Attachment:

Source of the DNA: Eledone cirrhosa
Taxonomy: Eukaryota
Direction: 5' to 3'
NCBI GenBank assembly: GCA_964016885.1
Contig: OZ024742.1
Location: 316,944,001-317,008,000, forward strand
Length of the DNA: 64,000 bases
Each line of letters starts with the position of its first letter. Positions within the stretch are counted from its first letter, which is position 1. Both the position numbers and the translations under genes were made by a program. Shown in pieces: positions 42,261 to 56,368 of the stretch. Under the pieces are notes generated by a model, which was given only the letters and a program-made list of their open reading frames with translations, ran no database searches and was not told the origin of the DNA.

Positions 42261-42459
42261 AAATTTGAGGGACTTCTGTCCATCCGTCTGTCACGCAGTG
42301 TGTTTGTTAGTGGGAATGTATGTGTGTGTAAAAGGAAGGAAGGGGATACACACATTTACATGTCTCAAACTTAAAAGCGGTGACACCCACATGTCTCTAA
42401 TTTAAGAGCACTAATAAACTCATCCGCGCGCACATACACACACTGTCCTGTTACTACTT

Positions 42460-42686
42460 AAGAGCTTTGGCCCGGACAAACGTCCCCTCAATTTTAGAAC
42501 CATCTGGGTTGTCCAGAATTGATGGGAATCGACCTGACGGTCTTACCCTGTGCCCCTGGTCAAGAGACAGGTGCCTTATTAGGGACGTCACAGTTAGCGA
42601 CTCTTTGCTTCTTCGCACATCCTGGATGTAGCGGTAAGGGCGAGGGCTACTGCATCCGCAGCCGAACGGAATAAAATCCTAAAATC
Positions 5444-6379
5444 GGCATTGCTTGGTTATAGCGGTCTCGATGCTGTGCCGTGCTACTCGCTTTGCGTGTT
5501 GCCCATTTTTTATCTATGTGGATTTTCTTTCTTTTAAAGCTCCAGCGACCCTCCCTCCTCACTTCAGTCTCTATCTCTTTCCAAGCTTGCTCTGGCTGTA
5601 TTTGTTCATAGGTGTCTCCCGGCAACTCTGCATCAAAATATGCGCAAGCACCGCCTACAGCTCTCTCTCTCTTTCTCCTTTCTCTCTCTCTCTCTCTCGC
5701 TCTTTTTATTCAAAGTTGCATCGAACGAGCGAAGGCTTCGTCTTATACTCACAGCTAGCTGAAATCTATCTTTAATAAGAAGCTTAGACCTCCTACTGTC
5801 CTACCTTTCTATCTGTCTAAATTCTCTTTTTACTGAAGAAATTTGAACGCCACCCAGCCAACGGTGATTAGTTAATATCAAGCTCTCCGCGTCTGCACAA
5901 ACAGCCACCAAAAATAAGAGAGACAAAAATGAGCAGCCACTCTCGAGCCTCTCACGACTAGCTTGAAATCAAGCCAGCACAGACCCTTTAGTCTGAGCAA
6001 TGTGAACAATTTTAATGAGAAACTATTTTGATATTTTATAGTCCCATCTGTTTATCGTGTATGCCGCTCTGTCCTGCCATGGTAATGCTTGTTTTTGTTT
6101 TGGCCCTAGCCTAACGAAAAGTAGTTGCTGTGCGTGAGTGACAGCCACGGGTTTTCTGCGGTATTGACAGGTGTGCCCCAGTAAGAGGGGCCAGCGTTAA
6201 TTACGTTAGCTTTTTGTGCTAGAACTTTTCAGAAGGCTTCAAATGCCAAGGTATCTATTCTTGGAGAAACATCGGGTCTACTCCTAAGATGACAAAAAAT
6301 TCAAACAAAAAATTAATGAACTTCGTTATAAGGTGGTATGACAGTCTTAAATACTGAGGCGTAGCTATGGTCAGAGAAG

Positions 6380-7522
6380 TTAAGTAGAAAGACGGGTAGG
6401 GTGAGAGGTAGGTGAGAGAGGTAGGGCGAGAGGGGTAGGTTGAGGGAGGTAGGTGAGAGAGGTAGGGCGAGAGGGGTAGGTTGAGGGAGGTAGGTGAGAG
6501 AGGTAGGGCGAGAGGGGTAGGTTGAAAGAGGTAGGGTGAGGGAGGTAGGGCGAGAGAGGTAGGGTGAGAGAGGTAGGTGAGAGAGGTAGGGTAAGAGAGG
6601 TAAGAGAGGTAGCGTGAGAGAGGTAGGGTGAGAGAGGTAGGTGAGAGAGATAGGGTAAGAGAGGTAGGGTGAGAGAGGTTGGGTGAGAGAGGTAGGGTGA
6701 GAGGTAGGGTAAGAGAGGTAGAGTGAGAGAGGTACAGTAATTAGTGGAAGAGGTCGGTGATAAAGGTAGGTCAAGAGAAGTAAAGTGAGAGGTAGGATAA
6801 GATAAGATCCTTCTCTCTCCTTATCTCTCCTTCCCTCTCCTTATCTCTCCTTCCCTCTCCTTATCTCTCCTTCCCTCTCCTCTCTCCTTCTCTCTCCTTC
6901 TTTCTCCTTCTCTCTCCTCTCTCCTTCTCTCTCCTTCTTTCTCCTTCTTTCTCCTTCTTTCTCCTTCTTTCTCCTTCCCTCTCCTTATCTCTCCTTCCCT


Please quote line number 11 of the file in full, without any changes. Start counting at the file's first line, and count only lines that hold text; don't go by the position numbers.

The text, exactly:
42301 TGTTTGTTAGTGGGAATGTATGTGTGTGTAAAAGGAAGGAAGGGGATACACACATTTACATGTCTCAAACTTAAAAGCGGTGACACCCACATGTCTCTAA